The Black Lives Matter movement might have popularised the phrase “I can’t breathe”, but it did not coin it. Neither did George Floyd, the unarmed black man who said these words when his neck was under the knee of a white police officer. Zanzibaris used the phrase long before it became a global rallying cry for racial justice. The only difference is that they have been using it in the plural form, “We can’t breathe”, or “Hatupumui” in Kiswahili.

Zanzibaris have for years been demanding for the restructuring of the union. They want a three-tier government system (that is, the government of Zanzibar, of Tanganyika and that of the United Republic) so that they can have more room than they have now to decide their own affairs and direct their own development path. The union government has deployed every available weapon in its arsenal to quash these demands, even arresting the movement’s leaders, and detaining them over trumped-up terrorism charges. Tanzania’s resolve to not let Zanzibaris “breathe” has turned it into a de facto occupying force in the archipelago that imposes its will on the people of Zanzibar and interferes in every aspect of the people’s lives. As shown above, it even decides which political party can govern the isles.

The COVID-19 pandemic has taught us numerous unforgettable lessons. However, the most important of these lessons for Zanzibaris is that they can be better off without the union as it is currently constituted. It is not an overstatement, therefore, to conclude that the disease has strengthened their resolve to achieve the right to self-determination.

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Khalifa Said is a freelance investigative journalist based in Dar es Salaam, Tanzania. He formerly worked at The Citizen and Mwananchi Newspapers.

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The Politics of Self-Harm: Devolution and the Northern ‘Frontier’

For five decades after Kenya’s independence, northern Kenya’s political elite blamed the region’s underdevelopment on the central government’s failure to allocate adequate resources. Yet eight years after devolution, the level of development does not match the resources that have been allocated to the region.

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The Politics of Self-Harm: Devolution and the Northern ‘Frontier’
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COVID-19 has provided a useful lens through which to examine the capacity of counties to cope or break under the stress of this uniquely severe health crisis. While devolution is still nascent and while it must be recognised that no institution could possibly be prepared for a pandemic of this scale, yet even at this early stage a clear pattern is emerging; northern counties are poorly prepared for large-scale epidemics because of large-scale corruption and mismanagement.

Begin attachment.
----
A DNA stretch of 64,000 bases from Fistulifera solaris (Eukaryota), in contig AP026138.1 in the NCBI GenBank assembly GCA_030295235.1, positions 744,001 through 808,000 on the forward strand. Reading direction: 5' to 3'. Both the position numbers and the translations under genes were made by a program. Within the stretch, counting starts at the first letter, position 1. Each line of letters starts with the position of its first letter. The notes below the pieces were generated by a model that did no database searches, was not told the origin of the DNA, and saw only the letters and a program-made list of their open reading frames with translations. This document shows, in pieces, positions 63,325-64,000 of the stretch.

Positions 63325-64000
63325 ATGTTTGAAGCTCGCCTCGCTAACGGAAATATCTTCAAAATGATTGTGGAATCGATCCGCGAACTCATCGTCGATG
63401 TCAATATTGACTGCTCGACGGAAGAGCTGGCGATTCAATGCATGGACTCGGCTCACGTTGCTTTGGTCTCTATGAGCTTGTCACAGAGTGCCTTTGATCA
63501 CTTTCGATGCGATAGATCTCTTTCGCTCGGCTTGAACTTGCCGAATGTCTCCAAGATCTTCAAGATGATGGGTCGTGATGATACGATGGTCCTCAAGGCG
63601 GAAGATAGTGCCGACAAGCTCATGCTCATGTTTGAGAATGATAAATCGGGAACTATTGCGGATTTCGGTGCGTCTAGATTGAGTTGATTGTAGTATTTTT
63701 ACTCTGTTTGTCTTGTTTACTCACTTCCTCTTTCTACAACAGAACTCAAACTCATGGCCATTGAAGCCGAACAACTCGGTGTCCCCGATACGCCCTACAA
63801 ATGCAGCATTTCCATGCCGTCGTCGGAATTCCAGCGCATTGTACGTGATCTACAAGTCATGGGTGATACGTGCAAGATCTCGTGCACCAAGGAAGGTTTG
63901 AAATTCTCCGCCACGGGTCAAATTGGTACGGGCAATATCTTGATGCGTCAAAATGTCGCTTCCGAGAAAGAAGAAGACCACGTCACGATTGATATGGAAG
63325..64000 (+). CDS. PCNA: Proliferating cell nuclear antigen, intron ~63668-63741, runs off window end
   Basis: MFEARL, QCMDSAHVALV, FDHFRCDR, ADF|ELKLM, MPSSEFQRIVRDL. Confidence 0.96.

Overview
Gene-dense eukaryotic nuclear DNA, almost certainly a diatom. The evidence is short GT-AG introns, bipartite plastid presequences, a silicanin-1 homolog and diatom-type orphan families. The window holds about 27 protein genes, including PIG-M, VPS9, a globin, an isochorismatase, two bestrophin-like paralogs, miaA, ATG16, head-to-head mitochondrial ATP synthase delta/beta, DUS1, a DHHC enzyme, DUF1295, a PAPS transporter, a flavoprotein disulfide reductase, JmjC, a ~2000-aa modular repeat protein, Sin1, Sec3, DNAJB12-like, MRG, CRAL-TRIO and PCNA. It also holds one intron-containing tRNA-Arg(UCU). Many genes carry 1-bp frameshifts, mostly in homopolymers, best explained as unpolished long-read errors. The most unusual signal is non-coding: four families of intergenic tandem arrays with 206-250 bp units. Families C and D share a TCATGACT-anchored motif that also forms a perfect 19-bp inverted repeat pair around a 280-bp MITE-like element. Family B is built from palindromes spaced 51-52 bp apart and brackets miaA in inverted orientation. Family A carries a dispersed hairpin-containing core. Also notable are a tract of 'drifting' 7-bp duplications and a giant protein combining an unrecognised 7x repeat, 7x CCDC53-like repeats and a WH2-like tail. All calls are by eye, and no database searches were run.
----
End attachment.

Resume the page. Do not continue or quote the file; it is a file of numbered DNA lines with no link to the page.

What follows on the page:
When the novel coronavirus hit Kenya, it prompted a national stocktaking. It emerged that in northern Kenya there is only one county with a functionally equipped Intensive Care Unit (ICU). Eight years after devolution; this is an inexcusable dereliction of duty.

For almost 50 years of Kenya’s independence, the stock-in-trade of northern Kenya’s political elite was to blame the region’s underdevelopment on the central government’s failure to allocate adequate resources to the region. Everything could be packed into a convenient single narrative: we are marginalised by the central government. As a result, the political elite hardly took responsibility for their failure.

If marginalisation was caused by the national government’s failure to allocate adequate resources, significant amounts of money have been allocated to the counties under devolution, money which, had it been optimally used, could have transformed the fortunes of these counties.

Devolution as an antidote

Sirkal Saidia, government to the rescue, was the modus operandi of the leadership in northern Kenya, a call mostly made when an official from the national government visited. It was pervasive during President Daniel Moi’s era; at public rallies, a leader’s eloquent narration of the problems facing the area was celebrated and in fact recognised as the hallmark of a good leader.

This turned visits by former president Moi or other powerful political leaders into a spectacle as local leaders attempted to outdo each other in presenting the laundry list of problems afflicting the region. The list would always include a road here, a school there, and a hospital in between, that required fixing through the goodwill of the visiting national government official.

But central to devolution was bringing resources and power to the counties and hence closer to the people. This was heralded as the antidote to the decades of marginalisation. Yet eight years after devolution, the level of development does not match the resources allocated. There are of course areas where things have improved but overall, devolution has merely spawned a phalanx of local extractive “tender mafia networks” that have captured these marginalised counties and continue to subvert the benefits of devolution.

For the average citizen, the only thing that has changed is that their marginalisation now has a local flavour. The money meant for them has created overnight millionaires who are putting up all manner of grotesquely designed vanity projects like multiple-bedroom houses without electricity, marrying second/third wives, and purchasing vehicles worth many times the salaries of county officials. Some are so brazen that they flaunt their newly acquired wealth, a case of eating with their mouths open. 

There are deep parallels between how the Kenyan state was imposed from the top as a control tool, and how the county governments, with a few shrewd “businessmen”, determine what gets done or not. Devolution is moored not to the constitutional provisions or even the needs of the citizens but to these men. Devolution was reimagining governance away from the centralised, colonial, top-down extractive state—which gave way to the centralised post-colonial state— and towards a more bottom-up, people-friendly, accountable model.